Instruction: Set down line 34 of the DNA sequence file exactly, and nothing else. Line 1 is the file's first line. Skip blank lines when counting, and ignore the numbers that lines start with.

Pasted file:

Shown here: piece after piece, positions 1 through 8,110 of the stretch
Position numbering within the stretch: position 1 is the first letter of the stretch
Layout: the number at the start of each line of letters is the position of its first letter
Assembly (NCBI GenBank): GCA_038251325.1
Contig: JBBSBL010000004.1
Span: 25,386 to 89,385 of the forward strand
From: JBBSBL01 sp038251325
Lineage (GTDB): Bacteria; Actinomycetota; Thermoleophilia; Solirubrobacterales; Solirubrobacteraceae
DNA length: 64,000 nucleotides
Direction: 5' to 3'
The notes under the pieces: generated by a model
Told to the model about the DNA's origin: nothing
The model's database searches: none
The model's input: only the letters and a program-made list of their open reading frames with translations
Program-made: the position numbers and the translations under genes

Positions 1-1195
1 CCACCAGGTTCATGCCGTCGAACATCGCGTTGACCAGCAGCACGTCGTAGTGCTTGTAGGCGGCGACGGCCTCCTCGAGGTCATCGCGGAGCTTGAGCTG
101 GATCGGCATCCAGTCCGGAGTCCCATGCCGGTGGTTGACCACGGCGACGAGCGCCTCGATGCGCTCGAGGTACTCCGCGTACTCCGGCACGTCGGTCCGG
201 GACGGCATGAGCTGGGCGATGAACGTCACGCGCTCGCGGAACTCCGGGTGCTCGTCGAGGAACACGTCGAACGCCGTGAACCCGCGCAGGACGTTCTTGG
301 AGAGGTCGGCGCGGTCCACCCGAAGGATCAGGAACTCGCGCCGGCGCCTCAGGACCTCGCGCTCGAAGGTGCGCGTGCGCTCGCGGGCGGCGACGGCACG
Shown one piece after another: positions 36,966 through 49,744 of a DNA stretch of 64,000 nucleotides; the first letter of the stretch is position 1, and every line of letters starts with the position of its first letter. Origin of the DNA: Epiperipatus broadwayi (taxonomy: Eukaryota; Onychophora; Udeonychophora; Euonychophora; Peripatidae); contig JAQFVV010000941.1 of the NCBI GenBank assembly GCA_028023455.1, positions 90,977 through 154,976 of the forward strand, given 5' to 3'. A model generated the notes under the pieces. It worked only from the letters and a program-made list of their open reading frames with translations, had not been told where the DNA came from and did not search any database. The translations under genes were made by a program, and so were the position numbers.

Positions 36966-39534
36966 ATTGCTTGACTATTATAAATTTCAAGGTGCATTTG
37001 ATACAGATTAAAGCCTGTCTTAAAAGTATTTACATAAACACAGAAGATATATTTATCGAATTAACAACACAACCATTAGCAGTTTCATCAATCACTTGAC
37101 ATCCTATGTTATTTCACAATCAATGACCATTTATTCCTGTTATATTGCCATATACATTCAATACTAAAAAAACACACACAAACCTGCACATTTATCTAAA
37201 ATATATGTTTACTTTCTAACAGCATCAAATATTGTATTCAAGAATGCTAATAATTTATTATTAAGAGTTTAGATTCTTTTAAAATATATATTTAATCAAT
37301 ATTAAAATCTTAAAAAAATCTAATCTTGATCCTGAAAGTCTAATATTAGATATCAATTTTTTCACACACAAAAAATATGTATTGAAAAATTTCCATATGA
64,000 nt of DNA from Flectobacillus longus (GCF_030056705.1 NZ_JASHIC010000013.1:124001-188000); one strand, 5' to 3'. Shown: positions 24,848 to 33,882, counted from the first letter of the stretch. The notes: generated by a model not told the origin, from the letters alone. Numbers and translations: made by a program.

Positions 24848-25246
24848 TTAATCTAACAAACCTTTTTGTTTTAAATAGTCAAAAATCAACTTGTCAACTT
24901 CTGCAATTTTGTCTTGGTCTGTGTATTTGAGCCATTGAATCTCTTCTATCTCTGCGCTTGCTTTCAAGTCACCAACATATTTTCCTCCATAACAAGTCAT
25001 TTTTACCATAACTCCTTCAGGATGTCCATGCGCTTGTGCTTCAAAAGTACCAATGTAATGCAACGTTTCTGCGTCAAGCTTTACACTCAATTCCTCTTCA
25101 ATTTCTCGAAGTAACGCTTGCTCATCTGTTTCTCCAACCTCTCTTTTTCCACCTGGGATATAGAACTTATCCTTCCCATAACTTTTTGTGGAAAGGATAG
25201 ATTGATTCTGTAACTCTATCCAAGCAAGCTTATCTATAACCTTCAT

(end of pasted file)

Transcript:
25201 ATTGATTCTGTAACTCTATCCAAGCAAGCTTATCTATAACCTTCAT